Carwyn Jones has been reacting to the letter he's received from the Prime Minister, saying that the cut in European aid to Wales will be limited to 5% because funds intended for England will be reallocated.
We remain disappointed that the overall EU budget agreement fails to deliver the scale of investment needed to stimulate growth and jobs, particularly for vulnerable regions such as West Wales and the Valleys.
That said, we are pleased that the Prime Minister has listened to our arguments and has sought to deliver a fairer settlement than that originally proposed. We hope that the UK Government will now move quickly to agree these arrangements with the European Commission so that our new programmes can start on time.
Welsh Labour MEP Derek Vaughan says the aid cut for Wales is still 'disappointing' but fairer than first thought. He hopes that it will be possible to draw down additional funds as well and perhaps even get to a position where Wales benefits more than ever.
Whilst it is disappointing to see Wales’ allocation being reduced in this way, especially in the difficult economic climate that we are facing, the announcement gives a much fairer distribution to areas such as West Wales and the Valleys than initially thought.
I have been lobbying hard alongside the Welsh Labour Government to avoid an even bigger cut in support for Wales and led the campaign to persuade the UK Government and the European Commission of the need to protect the most vulnerable parts of Wales in this settlement.
Our efforts have been largely successful and it is clear that that the coalition government has been forced to acknowledge the strength and validity of our arguments.
The figure is not far off what Wales has received in the current funding round and when put together with other EU funding pots will mean that we could be in a position to benefit more than ever from assistance available at a European level.
At a time when the UK Government is embarking on a mistaken course of austerity, EU Structural Funding will provide Wales with the chance to continue investing in infrastructure and driving forward the generation of jobs and growth, building an economy that is modern and fit for purpose.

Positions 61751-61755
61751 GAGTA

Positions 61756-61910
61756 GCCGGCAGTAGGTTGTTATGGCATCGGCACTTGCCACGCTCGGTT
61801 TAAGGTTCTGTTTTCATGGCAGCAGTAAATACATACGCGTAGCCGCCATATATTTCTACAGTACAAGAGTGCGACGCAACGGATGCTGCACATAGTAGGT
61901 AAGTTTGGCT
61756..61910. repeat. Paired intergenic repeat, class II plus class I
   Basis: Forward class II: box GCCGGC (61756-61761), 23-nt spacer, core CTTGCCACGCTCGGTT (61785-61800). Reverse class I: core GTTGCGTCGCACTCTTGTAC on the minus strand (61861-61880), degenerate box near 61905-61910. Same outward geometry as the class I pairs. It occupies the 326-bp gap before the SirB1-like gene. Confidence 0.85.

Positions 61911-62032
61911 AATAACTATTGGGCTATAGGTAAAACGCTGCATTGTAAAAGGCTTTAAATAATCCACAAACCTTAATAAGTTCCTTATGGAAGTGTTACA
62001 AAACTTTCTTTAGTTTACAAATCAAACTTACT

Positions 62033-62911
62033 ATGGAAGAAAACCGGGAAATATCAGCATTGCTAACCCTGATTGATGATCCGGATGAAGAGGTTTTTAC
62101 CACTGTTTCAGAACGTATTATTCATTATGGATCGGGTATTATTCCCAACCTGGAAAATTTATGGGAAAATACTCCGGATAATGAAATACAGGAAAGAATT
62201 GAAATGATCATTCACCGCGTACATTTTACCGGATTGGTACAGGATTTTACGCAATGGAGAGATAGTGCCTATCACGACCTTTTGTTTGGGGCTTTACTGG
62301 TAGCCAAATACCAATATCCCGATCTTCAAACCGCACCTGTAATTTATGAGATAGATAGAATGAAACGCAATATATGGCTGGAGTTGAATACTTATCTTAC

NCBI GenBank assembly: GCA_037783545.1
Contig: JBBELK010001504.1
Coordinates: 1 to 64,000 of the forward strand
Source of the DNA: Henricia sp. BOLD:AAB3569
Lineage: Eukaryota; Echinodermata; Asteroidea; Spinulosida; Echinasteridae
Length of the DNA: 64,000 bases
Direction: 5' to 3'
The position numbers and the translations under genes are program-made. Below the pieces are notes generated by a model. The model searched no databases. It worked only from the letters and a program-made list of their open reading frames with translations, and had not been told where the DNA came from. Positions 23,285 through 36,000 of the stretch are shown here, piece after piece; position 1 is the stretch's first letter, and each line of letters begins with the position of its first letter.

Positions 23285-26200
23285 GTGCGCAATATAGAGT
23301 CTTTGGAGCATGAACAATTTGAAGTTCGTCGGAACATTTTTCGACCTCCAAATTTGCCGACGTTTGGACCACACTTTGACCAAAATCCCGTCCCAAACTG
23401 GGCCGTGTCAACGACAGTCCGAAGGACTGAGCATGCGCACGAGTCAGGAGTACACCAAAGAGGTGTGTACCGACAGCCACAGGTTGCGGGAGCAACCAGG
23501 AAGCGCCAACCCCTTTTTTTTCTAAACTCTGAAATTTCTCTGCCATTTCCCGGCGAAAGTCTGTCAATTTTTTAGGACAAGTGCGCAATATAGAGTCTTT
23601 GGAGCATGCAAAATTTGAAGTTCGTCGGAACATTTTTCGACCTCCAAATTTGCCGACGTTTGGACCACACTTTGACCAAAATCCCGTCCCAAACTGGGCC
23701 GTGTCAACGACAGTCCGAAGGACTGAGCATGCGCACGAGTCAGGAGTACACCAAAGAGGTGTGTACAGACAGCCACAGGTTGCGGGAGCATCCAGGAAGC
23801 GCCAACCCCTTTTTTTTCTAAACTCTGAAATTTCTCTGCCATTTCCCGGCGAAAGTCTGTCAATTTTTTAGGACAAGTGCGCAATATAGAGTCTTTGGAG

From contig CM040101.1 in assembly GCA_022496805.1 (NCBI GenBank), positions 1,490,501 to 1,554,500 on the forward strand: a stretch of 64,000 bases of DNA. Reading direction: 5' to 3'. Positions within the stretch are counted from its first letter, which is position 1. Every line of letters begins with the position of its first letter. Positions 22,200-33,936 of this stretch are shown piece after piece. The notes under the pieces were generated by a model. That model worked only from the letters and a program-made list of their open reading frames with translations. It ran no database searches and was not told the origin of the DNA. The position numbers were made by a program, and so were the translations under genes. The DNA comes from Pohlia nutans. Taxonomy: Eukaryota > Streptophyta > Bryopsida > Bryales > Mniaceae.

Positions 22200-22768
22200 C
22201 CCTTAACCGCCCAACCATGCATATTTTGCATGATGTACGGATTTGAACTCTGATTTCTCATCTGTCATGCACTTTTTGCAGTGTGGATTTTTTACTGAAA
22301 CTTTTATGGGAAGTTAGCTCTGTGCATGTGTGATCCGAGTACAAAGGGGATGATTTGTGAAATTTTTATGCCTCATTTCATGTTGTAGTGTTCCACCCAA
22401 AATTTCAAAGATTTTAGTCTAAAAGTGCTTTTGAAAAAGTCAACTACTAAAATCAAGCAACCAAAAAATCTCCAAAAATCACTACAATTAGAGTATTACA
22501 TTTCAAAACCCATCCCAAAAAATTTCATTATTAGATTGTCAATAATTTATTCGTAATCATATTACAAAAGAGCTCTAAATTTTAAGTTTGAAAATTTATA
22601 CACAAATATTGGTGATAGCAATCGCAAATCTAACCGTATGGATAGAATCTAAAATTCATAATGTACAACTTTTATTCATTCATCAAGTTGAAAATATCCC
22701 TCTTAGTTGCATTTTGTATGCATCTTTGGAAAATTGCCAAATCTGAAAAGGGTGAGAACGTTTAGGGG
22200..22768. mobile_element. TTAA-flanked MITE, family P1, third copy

The confirmation that Wales is set to lose £75m of European funding is devastating news for our nation.
While it is a welcome fact that the cut is less than initially feared, we must remember that no cut would have taken place had the Government not been aided and abetted by Labour MPs from Wales.
As a net beneficiary of EU membership, parts of Wales receive structural funds for all-important fields such as agriculture and education - funding which is vital for some of our poorest communities. Some of these are not only the worst off areas in Wales but throughout the whole of Europe.
Areas such as West Wales and the Valleys are new set to miss out on vital EU cash that could have helped strengthen and develop our economy.
Plaid Cymru maintains that Wales' future lies within Europe where support and cooperation between nations can bring mutual social and economic benefits.
The Department for Business, Innovation and Skills has released the details of how EU aid will be redistributed. Wales will end up with nearly twice as much money as Scotland and Northern Ireland combined.
Wales gets a total allocation of around €2.145 billion. This is €375million more than Wales would receive under the EU formula for allocation of funds to the UK.
Scotland gets around €795 million, €228 million more than under the EU formula.
Northern Ireland gets around €457 million, €181 million more than under the EU formula.
England gets €6.174 billion, €784 million less than under the EU formula.
The UK government has decided to re-allocate EU Structural Funds to minimise the impact of sudden and significant cutbacks in Northern Ireland, Scotland and Wales. EU Structural Funds are important for supporting economic activity. The EU formula would have seen several areas in most need of funds lose out, so we have taken the decision to correct that. It is important that these areas use this funding to help deliver strong, sustainable growth and assist in rebalancing the economy.
Last month, the Prime Minister negotiated a real-terms cut in the EU budget for the first time in history. At a time when people in every walk of life are tightening their belts to cope, it would be wrong for EU spending to be immune and continue to rise.
However, EU structural funds are important for supporting economic growth and I am pleased that this Government’s decision on how to allocate the UK’s share of EU structural funds protects Wales from the full extent of the reductions they would have faced through the EU formula alone.
What is important now is that the Welsh Government uses this money wisely to help deliver strong and sustainable growth for Wales.
The Prime Minister says the cut in European regional aid to Wales will be limited to 5%, which suggests that west Wales and the valleys will get about £75 million less over the next seven years than in the last seven years. The Welsh Government had feared a £400 million cut.
David Cameron agreed a deal in Brussels that cut the EU budget. But for the first time, there will be some European aid for all areas, with member states able to move the money around. The Prime Minister has now told the First Minister that he will use this to limit the impact on Wales.
Wales stands to receive an allocation of around 2.145 billion euros for the period 2014-2020, a significant uplift of the 375 million euros compared to the amount it would receive under the EU formula.
This decision will provide Wales the funds it needs to help deliver strong, sustainable growth and I hope it will carry your support.